On September 19, 1946, Winston Churchill called for a United States of Europe thus planting the idea for the EU. Originally, the EU was established with the intent of ending the frequent and costly wars between European countries. Additionally on May 9, 1950, the French Foreign Minister Robert Schuman proposed a European Coal and Steel Community (ECSC) which begins to unite European countries economically and politically in order to secure lasting peace. The six founders: Belgium, France, Germany, Italy, Luxembourg and the Netherlands sign the treaty on April 18, 1951, formally establishing the ECSC. This sets the stage for the European Economic Community (EEC), or ‘Common Market’ which was formally established on March 25, 1957. During the 1960s, European countries stop charging each other custom duties during trade and agree on joint control over food production. On January 1, 1973, Denmark, Ireland and the United Kingdom join the European poorer areas. In 1981, Greece becomes the 10th member of the EU and Spain and Portugal follow five years later. In 1987 the Single European Act is signed. This is a treaty which provides the basis for a vast six-year program aimed at sorting out the problems with the free-flow of trade across EU borders and thus creates the Single Market. On November 9, 1989, the Berlin Wall falls reunifying Germany. The 1990s marks the passing of two treaties, the gaining of three more new members: Austria, Finland and Sweden, and the ease of communication with the rise of mobile phones and the internet. And in 2004, more than ten new countries join the EU (europa.eu)
The 758 member European Parliament is the voice of the EU citizens and is elected every five years by voters in the member states. Their primary duty is to pass laws based on proposals presented by the European Commission. This responsibility in addition to approving the EU’s annual budget is shared with the Council of the European Union. Lastly, the European Parliament has the power to dismiss the European Commission
The European Council is comprised of the heads of state from governments of the member states and the President of the European Commission. Its primary duty is to set the policy agenda for the EU. The European Council is led by a president who is elected for 2 Â½ year terms. The European Council meets several times a year and its decisions are usually taken by consensus.
The European Commission is the executive body of the EU. It represents and upholds the interests of Europe as a whole. It proposes new laws, represents the EU in international trade, and draws up the budget. The commission also enforces EU laws and has the ability to initiate legal action in the European Court of Justice against those that break it. The Commission consists of 27 members which come from each member state. The president of the Commission is chosen by EU governments and elected by the European Parliament. The president and members of the Commission are elected for five year terms.
The responsibility for interpreting and enforcing EU law falls on the European Court of Justice located in Luxembourg. It has the power to interpret the EU treaties, rule on the constitutionality of EU law, and settle disputes. The European Court of Justice is comprised of 27 judges elected by member states for six-year terms.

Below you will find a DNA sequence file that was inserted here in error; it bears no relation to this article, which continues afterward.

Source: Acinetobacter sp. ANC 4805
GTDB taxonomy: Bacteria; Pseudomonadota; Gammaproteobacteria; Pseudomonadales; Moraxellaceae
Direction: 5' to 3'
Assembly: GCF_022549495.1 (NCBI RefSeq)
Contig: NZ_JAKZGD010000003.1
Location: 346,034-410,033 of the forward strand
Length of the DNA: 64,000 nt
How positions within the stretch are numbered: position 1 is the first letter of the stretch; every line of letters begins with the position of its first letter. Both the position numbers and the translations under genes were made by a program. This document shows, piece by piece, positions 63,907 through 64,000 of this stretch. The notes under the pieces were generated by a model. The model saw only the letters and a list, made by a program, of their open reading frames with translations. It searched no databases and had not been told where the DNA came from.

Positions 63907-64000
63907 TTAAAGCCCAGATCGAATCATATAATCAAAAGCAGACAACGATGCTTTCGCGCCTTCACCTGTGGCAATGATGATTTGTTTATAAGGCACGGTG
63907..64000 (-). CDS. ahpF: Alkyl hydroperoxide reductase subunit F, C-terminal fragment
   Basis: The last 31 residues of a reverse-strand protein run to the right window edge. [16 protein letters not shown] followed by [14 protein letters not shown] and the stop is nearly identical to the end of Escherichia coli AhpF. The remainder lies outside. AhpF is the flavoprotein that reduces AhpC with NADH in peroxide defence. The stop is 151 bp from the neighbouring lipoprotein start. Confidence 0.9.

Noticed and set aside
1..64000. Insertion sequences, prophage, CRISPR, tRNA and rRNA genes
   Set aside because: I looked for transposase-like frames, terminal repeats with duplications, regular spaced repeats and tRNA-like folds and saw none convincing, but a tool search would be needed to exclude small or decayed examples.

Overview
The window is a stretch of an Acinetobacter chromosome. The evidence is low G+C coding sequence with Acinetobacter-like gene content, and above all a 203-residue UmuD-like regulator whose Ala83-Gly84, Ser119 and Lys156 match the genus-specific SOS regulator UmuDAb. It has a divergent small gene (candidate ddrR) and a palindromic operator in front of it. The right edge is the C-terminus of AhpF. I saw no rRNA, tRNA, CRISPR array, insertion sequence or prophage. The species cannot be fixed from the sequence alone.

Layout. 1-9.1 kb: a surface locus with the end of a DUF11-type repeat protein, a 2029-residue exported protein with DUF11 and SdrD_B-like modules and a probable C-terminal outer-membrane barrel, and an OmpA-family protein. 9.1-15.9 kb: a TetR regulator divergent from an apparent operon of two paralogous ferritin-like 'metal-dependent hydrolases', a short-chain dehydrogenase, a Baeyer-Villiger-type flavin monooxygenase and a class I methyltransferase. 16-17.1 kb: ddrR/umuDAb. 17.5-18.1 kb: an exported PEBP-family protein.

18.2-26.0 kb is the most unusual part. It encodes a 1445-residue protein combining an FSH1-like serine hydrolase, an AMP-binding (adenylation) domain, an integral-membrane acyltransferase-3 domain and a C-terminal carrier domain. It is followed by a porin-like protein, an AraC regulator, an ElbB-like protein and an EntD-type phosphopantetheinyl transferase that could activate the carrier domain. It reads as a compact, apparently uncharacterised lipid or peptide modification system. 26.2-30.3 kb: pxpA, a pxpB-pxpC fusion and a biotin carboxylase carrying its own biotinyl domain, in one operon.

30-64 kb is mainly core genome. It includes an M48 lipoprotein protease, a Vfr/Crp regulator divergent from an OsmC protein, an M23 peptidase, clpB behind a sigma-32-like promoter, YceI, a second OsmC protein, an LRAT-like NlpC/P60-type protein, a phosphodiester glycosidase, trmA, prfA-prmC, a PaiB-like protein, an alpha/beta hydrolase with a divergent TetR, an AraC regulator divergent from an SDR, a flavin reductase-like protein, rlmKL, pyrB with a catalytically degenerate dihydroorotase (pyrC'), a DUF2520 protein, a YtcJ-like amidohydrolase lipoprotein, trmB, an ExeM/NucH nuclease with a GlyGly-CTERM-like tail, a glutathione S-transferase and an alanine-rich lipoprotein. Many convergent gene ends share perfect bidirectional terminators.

According to Article 2 of the Treaty on European Union the EU has the following objectives:
1) To promote economic and social progress and a high level of employment and to achieve balanced and sustainable development, in particular through the creation of an area without internal frontiers, through the strengthening of economic and social cohesion and through the establishment of economic and monetary union, ultimately including a single currency in accordance with the provisions of this Treaty,
2) To assert its identity on the international scene, in particular through the implementation of a common foreign and security policy including the progressive framing of a common defence policy, which might lead to a common defence, in accordance with the provisions of Article 17,
3) To strengthen the protection of the rights and interests of the nationals of its Member States through the introduction of a citizenship of the Union,
4) To maintain and develop the Union as an area of freedom, security and justice, in which the free movement of persons is assured in conjunction with appropriate measures with respect to external border controls, asylum, immigration and the prevention and combating of crime,
5) To maintain in full the acquis communautaire and build on it with a view to considering to what extent the policies and forms of cooperation introduced by this Treaty may need to be revised with the aim of ensuring the effectiveness of the mechanisms and the institutions of the Community.
6) The objectives of the Union shall be achieved as provided in this Treaty and in accordance with the conditions and the timetable set out therein while respecting the principle of subsidiarity as defined in Article 5 of the Treaty establishing the European Community. (europa.eu)
There are some pros and cons with the purpose of the European Union. As far as strengths are concerned, it allows member countries the freedom of movement and enterprise without worrying about steep tariffs, it provides a single currency, provides for a greener environment and has allowed for more economic stability and cohesion.